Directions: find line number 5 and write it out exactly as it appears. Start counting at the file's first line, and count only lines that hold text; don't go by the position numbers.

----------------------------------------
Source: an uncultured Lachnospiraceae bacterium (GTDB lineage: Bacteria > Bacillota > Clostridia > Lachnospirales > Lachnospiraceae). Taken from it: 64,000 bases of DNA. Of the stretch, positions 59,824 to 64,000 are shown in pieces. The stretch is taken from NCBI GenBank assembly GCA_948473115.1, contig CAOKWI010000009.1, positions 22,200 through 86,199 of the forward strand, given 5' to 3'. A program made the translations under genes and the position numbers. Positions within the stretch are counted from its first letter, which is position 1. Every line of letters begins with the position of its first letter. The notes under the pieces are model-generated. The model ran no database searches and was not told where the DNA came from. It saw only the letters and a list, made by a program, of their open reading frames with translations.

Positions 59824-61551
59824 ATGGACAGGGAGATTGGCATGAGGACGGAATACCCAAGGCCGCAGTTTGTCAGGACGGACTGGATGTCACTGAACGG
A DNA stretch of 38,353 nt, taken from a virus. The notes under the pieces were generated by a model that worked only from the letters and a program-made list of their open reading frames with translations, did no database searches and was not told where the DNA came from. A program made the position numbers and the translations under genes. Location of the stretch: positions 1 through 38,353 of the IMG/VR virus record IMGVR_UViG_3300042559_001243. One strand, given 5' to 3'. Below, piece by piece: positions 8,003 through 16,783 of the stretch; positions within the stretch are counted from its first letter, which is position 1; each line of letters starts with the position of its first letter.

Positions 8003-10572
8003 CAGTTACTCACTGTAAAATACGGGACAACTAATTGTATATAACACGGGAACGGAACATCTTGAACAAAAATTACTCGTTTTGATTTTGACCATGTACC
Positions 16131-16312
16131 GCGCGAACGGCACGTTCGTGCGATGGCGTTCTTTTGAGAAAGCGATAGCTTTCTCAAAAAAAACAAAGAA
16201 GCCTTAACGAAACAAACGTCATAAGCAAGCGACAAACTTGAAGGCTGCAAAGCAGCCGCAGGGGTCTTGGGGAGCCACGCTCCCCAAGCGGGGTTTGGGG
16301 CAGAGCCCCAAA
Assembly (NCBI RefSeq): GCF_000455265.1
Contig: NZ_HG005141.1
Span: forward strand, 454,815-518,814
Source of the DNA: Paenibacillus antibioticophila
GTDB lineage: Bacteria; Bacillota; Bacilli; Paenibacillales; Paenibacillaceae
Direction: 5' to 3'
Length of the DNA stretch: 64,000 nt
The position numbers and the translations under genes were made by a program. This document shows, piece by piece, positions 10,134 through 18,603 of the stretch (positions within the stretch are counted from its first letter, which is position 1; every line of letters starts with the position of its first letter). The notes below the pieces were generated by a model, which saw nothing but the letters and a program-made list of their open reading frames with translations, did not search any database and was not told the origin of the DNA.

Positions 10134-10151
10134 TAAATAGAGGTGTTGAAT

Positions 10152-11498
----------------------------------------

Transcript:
Positions 8003-10572